X-Cultural Exchange: Le Starbuck

I remember when I was living in France as a teaching assistant 9 years ago and the first Starbucks arrived in Paris. I didn’t like the idea one bit with the fear that the introduction of the take-away cup would ruin the Parisian cultural that has locals holding down a table at a café while catching up on the news or people watching – either way, it was a reason to slow down and enjoy the moment. There are now 63 Starbucks around France, and despite always buzzing – even when they have two locations on the same street – this NYT article claims that the company has never turned a profit here. But I have to ask if Le Starbuck is not making it in France, then how in the world are any of these cafes making it? Regardless, I’ve grown to not despise the mega brand, and even welcome their chai tea latte [very awkward to say with a French accent] from time to time as a taste of home. (David Lebovitz has his own thoughts on why he doesn’t hate Starbucks in France).

But the real reason behind this post is about a subtle cultural difference. I was meeting with a client – at no other than Le Starbuck – and she had been behind an older woman who had ordered a coffee. The young worker asked for her name in typical Starbucks fashion when taking her order (to mark the cup of course). The woman was completely taken aback. This was Madame [insert beautiful French last name of choice here], not whatever her first name is [choose French first name of choice]. Of course this was a French-French cultural exchange, but it’s interesting to see how even in my time in France that many of the cultural codes have been broken down, and how giving your first name to a barista in the US is totally normal, but in France it can be a bit of a foreign concept. As I come across certain political stances that make my blood boil, I can’t help but think how at the base of so many issues (and hatred and anger) is a lack of cultural understanding and appreciation. Starbucks may look and feel the same in France, but it’s still a cultural experience on its own wherever you go. And if something as simple as a name on a coffee cup is embedded with cultural ideas, imagine what else in the world around you holds.

What other cultural differences has your inner anthropologist spotted around France or elsewhere?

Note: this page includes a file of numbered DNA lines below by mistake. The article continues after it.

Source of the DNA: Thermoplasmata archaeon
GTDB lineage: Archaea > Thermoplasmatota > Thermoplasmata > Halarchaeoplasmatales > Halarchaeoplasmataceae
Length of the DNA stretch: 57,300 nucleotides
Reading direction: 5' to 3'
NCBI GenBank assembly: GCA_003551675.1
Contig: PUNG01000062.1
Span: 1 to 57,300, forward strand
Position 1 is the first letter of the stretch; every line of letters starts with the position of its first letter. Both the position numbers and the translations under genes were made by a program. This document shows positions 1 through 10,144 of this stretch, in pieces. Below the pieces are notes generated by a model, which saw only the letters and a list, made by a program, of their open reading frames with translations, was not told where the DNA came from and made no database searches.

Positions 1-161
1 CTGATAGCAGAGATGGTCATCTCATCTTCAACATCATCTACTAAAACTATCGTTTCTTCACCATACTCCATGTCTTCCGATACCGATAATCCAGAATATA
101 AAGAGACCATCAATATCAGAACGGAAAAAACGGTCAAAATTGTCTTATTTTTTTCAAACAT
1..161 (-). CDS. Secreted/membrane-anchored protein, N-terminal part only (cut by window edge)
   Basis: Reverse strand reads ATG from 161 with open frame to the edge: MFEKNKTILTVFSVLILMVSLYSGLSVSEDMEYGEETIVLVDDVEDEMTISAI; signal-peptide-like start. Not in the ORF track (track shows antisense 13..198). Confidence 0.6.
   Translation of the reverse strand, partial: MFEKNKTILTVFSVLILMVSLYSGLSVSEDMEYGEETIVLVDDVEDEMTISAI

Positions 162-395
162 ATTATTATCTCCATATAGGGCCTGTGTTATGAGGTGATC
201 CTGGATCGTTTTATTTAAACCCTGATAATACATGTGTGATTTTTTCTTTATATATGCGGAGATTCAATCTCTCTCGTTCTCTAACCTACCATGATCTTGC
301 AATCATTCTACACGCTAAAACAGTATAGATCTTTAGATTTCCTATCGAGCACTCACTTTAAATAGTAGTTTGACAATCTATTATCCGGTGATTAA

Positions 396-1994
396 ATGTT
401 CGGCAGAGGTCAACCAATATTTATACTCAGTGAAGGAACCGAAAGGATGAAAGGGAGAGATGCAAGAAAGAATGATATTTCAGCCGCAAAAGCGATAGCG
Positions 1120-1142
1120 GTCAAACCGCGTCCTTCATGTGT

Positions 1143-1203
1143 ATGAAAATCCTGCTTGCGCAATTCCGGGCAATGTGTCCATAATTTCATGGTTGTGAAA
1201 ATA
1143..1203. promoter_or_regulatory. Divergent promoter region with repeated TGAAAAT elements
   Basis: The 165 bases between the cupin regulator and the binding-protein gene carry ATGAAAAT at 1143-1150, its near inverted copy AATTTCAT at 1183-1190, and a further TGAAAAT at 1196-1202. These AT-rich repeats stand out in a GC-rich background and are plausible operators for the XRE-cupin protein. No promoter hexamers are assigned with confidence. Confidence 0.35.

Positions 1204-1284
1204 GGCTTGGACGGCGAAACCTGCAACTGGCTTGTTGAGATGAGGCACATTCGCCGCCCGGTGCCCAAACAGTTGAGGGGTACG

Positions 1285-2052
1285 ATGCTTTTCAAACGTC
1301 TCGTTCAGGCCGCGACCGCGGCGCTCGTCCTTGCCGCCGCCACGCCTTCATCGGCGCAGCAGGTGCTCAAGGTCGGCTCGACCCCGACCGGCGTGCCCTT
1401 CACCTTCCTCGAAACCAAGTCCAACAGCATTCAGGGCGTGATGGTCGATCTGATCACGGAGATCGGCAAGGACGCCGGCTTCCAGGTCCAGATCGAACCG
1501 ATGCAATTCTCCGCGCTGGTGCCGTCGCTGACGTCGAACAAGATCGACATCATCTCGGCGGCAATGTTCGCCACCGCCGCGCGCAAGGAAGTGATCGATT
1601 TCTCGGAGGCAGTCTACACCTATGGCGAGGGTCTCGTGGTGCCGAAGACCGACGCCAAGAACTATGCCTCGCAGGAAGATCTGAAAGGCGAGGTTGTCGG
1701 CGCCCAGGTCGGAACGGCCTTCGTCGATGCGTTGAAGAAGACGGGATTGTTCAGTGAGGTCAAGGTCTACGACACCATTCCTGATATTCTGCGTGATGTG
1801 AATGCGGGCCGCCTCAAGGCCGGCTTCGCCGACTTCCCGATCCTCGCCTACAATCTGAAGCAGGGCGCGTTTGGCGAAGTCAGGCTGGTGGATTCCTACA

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  • Yes, there is a cultural shock/distance/difference not only between unitedstatians or english and french, but also spaniards and italians and in general southern European countries.

    We take the customer-personalisation as a non-sense; they do not care too much if i am Robin or Jacques; but rather they care my money. On the other hand you might go to a bar in Spain or Italy and become instantanously semi-friend with a unknown waiter and talk to him almost without restrictive conventions. This would be harder to do in Bristol (UK) or in any fat town (1) from Las Vegas to Atlantic City.

    (1): No real intention with these names; just making literature; i could have said: any living city from Santa Bárbara to Boca Ratón

  • Hi Anne, very amusing anecdote, thank you for sharing! I really enjoy reading your posts on little French cultural quirks. I was born in Bulgaria and live in the U.S., and have had the opportunity to observe many such cultural shifts in the past twenty years as Bulgarian culture has become more and more “Westernized.” One such quirk is the disappearance of the formal address when you meet someone for the first time (the Bulgarian language has formal and informal “you’s,” just like in French). Now, I never know when I meet someone whether they are a member of the old guard who rigorously apply the formal greetings, or whether I would make a fool of myself by appearing too rigid and old-fashioned if I used the formal tone. It’s a changing world!

  • Robin, very true cultural mis-understandings can happen across any cultures. It becomes a bit of a game to figure out the codes.

    Radina, thanks for your lovely comment. The French quirks are endlessly entertaining! As for your situation, eek, definitely seems like you have your work cut out for you. I still get paranoid when to use tu/vous in France. And there’s even a verb you can use to ask if you can “tutoyer” someone!


  • It is a fascinating dilemma how global brands deal with operating abroad. McDonald’s is a similar to your example, rarely varying its branding, menu or service whatever the country. And yet, they announced this week their first vegetarian only restaurant in India… so even the mighty Golden arches has had to try and fit in.

  • Anne, you do not have to get paranoid whenever you decide which form you call ” le semblable, le frère” (1) you´re talking to. Just chose the form “vous/tu” depending on what he/she is. If you´re talking to a very modern boy/girl always say “vous” and always say “tu” to an old, wise and fair person. (2)

    (1): Remembering “l´ennui de Baudelaire”, hypocrite lecteur..

    (2): In case of doubt, always say “vous”. And remember the problem only exists if you´re talking to a single person, cause the plural of “tu” is “vous” in French; while in spanish, the plural of “tu”; “vosotros”; does not coincide with “usted”, “ustedes”.

  • Agreed McDonalds (known better as McDo here) is another prime example. They’re actually quite stylish. On the menu you can find a “Croque McDo” (remake of the typically French croque monsieur) and the McBaguette [sandwich].

    Both McDo + Starbucks are great for free bathrooms, and usually internet too :)


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